The day passed by through door knocking while carrying around sheets of carbon paper and then it was time for the count. On the surface that looked just like it does today: Charter Hall with two big squares of tables (one for North Essex, one for Colchester), lots of people wearing rosettes wandering around outside the squares while inside them a small army of council staff were verifying, sorting and counting ballot papers. The key difference was in the amount of information from outside that was getting in there. In counts now, there are TVs in the hall and almost everyone’s got a smartphone where every bit of election news is at their fingertips. Then, there were just a handful of phones and information came via a whispered telegraph as people who’d been out to their cars told of what they’d heard on the radio. ‘Landslide’ and ‘400 seats’ started circling the room, followed by names of Cabinet members reported to be in trouble, even an obviously crazy rumour that Michael Portillo might be in danger of losing his seat.

And amidst all that, the Colchester count was turning out to be agonisingly close. Every new set of votes to be verified or counted brought a rush of people to the relevant tables to watch and count, the information being totted up on calculators to try and calculate what was going on. As the night drew on, there were more names of fallen ministers, more talk of seats that had fallen to the Liberal Democrats – we might win over 30 seats, someone even said 40 was possible! – and more obviously ridiculous mentions of Portillo. Meanwhile, it became clear that Colchester was looking too close to call. There were three big stacks of bundled votes in the centre of the tables, the ones for Russell (Liberal Democrat) and Shakespeare (Conservative) were almost identical in size, both just a little bit bigger than the pile for Green (Labour). It was past 3am now, and ‘recount’ was being muttered in resigned tones as people eyed the last dozen or so bundles of counted but unchecked votes that would perhaps break the deadlock. They were brought over to the counters, triggering another rush of people to watch, looking to see how they all were split.

And all of the bundles were Bob Russell ones. Suddenly what had looked close was now a clear victory by over a thousand votes, no recount required. All that work had paid off, and we finally had a golden oasis in the East of England, one Liberal Democrat victory amidst the red and blue that made up the rest of the region.

After that, there was a private party in the Britannia pub – now a Gurkha restaurant, while the campaign’s HQ on North Hill is a Thai – where I saw a TV for the first time that night and saw that all the talk was true. There was a Labour landslide, Blair was heading for number 10 and a dejected looking Michael Portillo was there in Conservative HQ while John Major conceded defeat. A world where Bob Russell was going to be an MP and Michael Portillo wasn’t felt very different from the one I’d known for the past two decades.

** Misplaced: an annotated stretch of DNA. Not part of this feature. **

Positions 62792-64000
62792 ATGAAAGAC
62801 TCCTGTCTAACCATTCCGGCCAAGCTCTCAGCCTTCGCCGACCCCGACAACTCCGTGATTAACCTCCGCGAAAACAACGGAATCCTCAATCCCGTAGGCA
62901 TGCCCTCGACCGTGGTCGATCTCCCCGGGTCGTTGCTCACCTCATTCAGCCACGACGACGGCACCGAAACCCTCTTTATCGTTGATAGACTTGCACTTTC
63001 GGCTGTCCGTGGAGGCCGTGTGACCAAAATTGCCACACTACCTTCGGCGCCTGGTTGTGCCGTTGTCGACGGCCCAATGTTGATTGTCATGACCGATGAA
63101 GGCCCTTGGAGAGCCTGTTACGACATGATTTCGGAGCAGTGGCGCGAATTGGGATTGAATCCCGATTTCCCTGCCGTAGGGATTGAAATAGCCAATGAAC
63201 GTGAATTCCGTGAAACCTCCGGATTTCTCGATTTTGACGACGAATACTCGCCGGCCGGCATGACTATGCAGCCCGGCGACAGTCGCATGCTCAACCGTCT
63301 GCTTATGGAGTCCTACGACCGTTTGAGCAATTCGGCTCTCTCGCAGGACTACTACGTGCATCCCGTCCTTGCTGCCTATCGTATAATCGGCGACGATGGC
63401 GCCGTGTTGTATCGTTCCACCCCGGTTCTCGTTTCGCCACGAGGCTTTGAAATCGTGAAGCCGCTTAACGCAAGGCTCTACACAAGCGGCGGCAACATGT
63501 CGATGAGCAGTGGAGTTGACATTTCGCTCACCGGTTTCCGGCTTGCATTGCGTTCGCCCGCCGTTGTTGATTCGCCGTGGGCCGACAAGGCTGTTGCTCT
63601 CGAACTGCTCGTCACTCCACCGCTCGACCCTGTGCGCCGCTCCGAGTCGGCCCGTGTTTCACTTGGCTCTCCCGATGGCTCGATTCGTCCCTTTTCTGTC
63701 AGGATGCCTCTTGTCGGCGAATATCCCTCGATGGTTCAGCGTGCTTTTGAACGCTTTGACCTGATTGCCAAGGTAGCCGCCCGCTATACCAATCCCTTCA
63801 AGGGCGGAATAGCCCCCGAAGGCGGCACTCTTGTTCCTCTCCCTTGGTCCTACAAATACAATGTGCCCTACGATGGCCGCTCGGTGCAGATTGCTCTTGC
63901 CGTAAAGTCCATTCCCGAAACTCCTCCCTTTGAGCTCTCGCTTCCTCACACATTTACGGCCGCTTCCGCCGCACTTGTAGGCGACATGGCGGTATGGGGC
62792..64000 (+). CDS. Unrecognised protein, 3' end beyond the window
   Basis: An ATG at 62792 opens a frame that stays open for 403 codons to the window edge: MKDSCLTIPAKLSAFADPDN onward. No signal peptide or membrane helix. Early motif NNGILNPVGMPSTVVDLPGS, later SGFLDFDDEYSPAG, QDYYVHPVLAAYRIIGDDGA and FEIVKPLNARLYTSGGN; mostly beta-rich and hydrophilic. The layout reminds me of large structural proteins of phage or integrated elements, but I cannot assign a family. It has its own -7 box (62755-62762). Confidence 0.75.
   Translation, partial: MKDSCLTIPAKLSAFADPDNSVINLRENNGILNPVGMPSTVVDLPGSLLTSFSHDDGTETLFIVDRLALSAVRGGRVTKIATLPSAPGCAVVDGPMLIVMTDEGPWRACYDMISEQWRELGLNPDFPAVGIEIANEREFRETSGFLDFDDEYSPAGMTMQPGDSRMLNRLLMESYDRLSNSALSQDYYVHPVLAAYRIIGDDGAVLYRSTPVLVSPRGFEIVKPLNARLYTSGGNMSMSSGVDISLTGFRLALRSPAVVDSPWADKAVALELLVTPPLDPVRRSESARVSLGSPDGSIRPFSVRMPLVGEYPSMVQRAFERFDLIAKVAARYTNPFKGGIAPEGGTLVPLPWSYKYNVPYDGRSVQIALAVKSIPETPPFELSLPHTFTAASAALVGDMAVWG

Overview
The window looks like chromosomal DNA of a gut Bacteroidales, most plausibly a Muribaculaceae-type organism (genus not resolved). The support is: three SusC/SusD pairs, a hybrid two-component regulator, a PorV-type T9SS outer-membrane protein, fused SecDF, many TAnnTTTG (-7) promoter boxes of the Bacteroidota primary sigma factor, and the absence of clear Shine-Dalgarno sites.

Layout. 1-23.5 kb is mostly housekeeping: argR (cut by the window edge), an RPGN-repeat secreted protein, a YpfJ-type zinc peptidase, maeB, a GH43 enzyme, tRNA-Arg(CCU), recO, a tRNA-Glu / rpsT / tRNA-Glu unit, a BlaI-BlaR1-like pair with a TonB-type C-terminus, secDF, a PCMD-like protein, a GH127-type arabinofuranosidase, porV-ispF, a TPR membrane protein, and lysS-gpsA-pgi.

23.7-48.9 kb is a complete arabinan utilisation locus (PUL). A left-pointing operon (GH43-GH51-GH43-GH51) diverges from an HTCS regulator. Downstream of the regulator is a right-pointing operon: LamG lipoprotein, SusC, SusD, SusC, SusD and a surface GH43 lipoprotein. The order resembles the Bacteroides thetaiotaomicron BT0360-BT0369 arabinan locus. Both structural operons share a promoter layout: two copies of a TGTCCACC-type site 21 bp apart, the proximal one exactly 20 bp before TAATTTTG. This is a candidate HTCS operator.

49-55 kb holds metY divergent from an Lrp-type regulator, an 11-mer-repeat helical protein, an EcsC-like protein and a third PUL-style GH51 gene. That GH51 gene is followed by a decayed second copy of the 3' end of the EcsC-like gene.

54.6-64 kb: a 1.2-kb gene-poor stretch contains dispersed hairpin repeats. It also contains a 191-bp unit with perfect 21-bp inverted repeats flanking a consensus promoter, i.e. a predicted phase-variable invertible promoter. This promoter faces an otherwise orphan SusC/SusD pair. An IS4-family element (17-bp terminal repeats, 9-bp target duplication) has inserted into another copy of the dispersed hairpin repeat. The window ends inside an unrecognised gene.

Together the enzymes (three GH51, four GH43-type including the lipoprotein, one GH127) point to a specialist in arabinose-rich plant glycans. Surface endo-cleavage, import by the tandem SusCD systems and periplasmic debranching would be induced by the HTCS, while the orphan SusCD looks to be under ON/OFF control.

I finally got home sometime after 6am, more than twenty-four hours after I’d got up the day before, but still not tired. There were results still coming in, Labour’s number still ticking up over 400, as the Liberal Democrat one went over 40 and the Tories stuttered and slumped well below 200. It was another sunny day, ‘Things Can Only Get Better’ was on a constant loop and Tony and Cherie were off to the Palace. It was finally time to catch up on sleep, and when I did, I didn’t dream of a future like this.

It looks like you’re starting a new centre party. Would you like some help with that?

There used to be a distinct summer ‘silly season’ in British politics. Unfortunately, global warming and the catastrophic meltdown of most rational sense about politics in this country means we’re now living in a permanent silly season where ideas that would normally be laughed off are now taken utterly seriously. So, we have this:

Blair has publicly stressed that the institute will not become a new centrist political party. But in private, close allies admit that the idea of a new party emerging around the time of the next British general election is being seriously considered.

With Theresa May’s Conservative Party resolute in its hard Brexit stance, Labour under Jeremy Corbyn declining to offer resistance to the triggering of Article 50 to take Britain out of the EU, and the Lib Dems a minuscule parliamentary force with just nine MPs, the question of whether a new party is needed to oppose Brexit has become a favorite topic in Westminster.